Sun, 22 Jul 2018
Tags: Wildlife

New Research Into Managing Mange (with photos that will have you saying “awww” instead of “eww”)

You don’t expect to get warm fuzzies from a project about mange, until you receive photos like this:


This little lamb is part of a herd of California bighorns were the test subjects in a project testing treatments for Psoroptes ovis, a microscopic mite that’s been causing big problems for some BC bighorns.

The first confirmed case of this highly contagious parasite was in the Similkameen Valley in 2011. Psoroptes ovis, also known as sheep scab or psoroptic mange, is highly irritating to infected sheep, causing ear crusting and in some individuals, itchiness that drives them to rub out their haircoat and develop sores. Psoroptic mange is thought to be at least partially responsible in the decline of the one infested bighorn herd in BC and numerous infested herds in the United States.

Not so cute: a closeup of the crusting caused by psoroptic mange on one of the bighorn sheep study subjects.

Prior to this project being conducted, the only way to effectively treat Psoroptes was through multiple applications of every animal in a herd of an anti-parasitic – hardly a practical solution when dealing with wild animals. The goal of this HCTF-funded project, carried out as a joint effort between the University of Saskatchewan, the Government of British Columbia, and the Penticton Indian Band, was to try to find a treatment that could be delivered in a long acting single dose, greatly reducing both animal stress and costs associated with having to capture every wild sheep in a herd multiple times.

Onesie blindfolds are used to keep the sheep calm while they are weighed and treated.


The first drug to be tested was LongrangeTM, an extended-release eprinomectin solution that had shown promise during pilot studies. In the winter of 2017, Adam and his team captured 18 naturally Psoroptes-infested bighorns from Penticton Indian Band lands and housed them in one of two purpose-built wildlife enclosures. While in the enclosures, the sheep were fed, watered and carefully monitored, with sampling monthly to track the success of the treatment. While there, some gave birth to bouncing bighorn lambs. Unfortunately, the LongrangeTM treatment proved ineffective, so Adam decided to try a second drug: fluralaner. In Canada, fluralaner is licenced under the brand name BravectoTM as an anti-tick and flea treatment for cats and dogs. Both topical and oral formulations were trialled and the oral formulation worked! No live mites were found in any ear crust samples collected from orally-treated sheep one month after treatment and ear lesions were also significantly reduced.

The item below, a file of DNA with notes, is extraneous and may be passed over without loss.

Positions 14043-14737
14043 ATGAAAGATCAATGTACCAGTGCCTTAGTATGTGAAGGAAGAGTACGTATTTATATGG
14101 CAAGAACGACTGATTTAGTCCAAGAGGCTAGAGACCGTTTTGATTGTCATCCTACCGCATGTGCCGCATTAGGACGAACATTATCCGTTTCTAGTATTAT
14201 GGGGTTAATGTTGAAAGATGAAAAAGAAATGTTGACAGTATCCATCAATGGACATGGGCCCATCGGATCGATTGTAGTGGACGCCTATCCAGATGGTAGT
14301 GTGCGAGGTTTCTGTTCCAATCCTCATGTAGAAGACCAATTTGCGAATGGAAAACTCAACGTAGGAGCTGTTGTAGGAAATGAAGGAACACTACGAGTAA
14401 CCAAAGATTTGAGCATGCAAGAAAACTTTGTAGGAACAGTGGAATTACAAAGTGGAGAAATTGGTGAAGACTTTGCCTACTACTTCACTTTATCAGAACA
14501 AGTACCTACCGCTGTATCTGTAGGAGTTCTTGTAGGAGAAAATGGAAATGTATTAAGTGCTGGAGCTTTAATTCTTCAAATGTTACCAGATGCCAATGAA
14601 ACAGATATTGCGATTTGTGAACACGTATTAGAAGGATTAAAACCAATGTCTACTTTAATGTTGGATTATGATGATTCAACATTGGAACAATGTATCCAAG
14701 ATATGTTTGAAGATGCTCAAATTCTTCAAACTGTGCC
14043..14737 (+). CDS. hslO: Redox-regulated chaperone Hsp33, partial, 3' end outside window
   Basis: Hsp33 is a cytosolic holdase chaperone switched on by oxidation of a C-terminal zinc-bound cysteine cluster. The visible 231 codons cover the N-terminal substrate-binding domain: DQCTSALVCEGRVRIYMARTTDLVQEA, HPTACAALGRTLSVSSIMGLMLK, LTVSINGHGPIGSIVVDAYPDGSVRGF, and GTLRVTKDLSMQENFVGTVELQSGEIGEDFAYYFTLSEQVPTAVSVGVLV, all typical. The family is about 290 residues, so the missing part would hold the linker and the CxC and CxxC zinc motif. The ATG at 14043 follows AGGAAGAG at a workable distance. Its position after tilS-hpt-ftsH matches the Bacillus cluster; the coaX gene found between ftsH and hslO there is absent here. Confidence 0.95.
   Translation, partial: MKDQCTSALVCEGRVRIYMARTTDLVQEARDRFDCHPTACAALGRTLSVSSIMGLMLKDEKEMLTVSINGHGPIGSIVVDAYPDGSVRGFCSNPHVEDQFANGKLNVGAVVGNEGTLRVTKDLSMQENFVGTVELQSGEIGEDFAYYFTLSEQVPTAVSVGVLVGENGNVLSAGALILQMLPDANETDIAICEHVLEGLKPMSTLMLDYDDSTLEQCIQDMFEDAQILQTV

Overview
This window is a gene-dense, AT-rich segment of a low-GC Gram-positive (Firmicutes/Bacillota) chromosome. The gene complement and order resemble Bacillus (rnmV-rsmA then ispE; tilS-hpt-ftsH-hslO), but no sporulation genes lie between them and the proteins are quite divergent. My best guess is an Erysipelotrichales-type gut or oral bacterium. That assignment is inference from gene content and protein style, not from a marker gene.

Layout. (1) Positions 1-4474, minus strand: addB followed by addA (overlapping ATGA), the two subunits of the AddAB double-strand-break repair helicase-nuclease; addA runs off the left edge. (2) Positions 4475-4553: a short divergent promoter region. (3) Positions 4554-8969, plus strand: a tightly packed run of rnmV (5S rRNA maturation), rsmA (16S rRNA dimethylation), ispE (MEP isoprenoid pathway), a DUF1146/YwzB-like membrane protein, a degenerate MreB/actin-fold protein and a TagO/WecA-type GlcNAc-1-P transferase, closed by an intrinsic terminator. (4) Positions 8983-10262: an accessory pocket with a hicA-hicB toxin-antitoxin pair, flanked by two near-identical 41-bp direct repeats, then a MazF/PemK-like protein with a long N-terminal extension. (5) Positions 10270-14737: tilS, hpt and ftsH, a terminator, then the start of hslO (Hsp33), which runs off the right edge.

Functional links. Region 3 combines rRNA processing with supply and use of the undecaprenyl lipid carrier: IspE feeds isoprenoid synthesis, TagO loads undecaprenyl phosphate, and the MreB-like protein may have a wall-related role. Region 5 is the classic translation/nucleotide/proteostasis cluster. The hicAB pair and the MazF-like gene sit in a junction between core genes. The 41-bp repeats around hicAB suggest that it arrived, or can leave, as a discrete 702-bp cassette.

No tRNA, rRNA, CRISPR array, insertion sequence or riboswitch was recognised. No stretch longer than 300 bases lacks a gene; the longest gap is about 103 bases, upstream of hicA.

This project is also investigating where the infection in the Canadian herd originated and evaluating different methods of detecting disease in asymptomatic carriers to help prevent further spread of this parasite into currently uninfested Canadian herds.

Science in the field

Further research is needed to find out how long Bravecto-treated individuals would be protected from reinfection and to ensure drug safety at different dosages and for different animals before moving forward with administering the drug in the wild, but this project’s findings are a significant step forward in discovering an effective tool for managing – or even eradicating – psoroptic mange in bighorn sheep throughout North America. The bighorn sheep subjects were successfully released back into the wild (mange-free) at the conclusion of the testing.


All of the photos were taken by the very talented Darryn Epp. Thank you Darryn and Adam for sharing them with us!

Tue, 19 Jun 2018
Tags: Education

BC Parks Contributes $30K from Licence Plate Sales to HCTF GO Grants Program

Environment Minister George Heyman announces BC Parks will contribute $30,000 to HCTF's GO Grants program.

VICTORIA – To get more students out of the classroom and into the great outdoors, BC Parks is contributing $30,000 from the sales of specialty licence plates to the Habitat Conservation Trust Foundation’s (HCTF) GO Grants Program.

“By supporting the GO Grants Program, we are giving youth a chance to experience nature and gain a unique learning experience in some of the most beautiful provincial parks B.C. has to offer,” said George Heyman, Minister of the Environment and Climate Change Strategy. “We hope a new generation of young people will form a lifelong attachment to our province’s diverse and rich natural environment.”

Minister Heyman announces GO Grants funding

The GO Grants Program provides funding for school field trips to provincial parks, and other natural areas, so students can learn about B.C.’s fish and wildlife habitats, as well as biodiversity, while fostering an appreciation for the environment. The trips give youth a chance to spend time outdoors and participate in hands-on learning activities, such as beach seining, releasing salmon fry, nature scavenger hunts, and plant and animal identification.

Last year, licence-plate funding supported outdoor learning in provincial parks for more than 700 students. Up to 2,500 students are anticipated to go on field trips this year, as demand for the program is at an all-time high.